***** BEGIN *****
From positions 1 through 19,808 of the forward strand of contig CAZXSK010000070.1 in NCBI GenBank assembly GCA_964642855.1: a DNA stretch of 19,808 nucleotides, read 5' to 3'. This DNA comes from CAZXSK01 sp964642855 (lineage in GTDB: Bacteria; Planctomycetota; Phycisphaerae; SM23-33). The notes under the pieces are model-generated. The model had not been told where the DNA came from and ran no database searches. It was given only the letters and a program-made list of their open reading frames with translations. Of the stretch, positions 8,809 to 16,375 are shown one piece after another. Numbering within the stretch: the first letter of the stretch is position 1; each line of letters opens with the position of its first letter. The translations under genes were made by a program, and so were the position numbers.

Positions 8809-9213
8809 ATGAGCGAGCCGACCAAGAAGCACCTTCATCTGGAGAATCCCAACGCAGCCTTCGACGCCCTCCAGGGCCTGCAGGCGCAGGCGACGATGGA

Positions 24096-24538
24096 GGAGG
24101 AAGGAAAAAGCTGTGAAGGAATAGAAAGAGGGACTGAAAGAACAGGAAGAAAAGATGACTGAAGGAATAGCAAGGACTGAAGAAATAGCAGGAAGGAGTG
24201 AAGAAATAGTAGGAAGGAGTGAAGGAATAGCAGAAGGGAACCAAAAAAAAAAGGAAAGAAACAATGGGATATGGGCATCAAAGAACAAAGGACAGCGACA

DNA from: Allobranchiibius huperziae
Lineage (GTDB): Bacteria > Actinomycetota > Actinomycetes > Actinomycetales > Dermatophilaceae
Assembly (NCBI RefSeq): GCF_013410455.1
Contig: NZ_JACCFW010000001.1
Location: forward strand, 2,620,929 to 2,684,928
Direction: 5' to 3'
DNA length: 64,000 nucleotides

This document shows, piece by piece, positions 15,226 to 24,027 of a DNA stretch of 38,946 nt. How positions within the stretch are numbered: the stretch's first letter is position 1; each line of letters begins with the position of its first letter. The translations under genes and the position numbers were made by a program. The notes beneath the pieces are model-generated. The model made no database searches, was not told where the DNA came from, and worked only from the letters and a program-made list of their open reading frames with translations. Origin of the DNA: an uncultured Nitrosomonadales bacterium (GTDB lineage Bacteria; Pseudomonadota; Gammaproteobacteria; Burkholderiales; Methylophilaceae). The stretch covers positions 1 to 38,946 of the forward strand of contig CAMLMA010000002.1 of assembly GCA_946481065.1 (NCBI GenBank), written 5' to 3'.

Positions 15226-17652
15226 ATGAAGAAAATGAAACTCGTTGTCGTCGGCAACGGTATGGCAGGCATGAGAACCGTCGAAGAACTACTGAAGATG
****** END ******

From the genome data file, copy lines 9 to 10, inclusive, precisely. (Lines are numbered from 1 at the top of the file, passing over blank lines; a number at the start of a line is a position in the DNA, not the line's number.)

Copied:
Lineage (GTDB): Bacteria > Actinomycetota > Actinomycetes > Actinomycetales > Dermatophilaceae
Assembly (NCBI RefSeq): GCF_013410455.1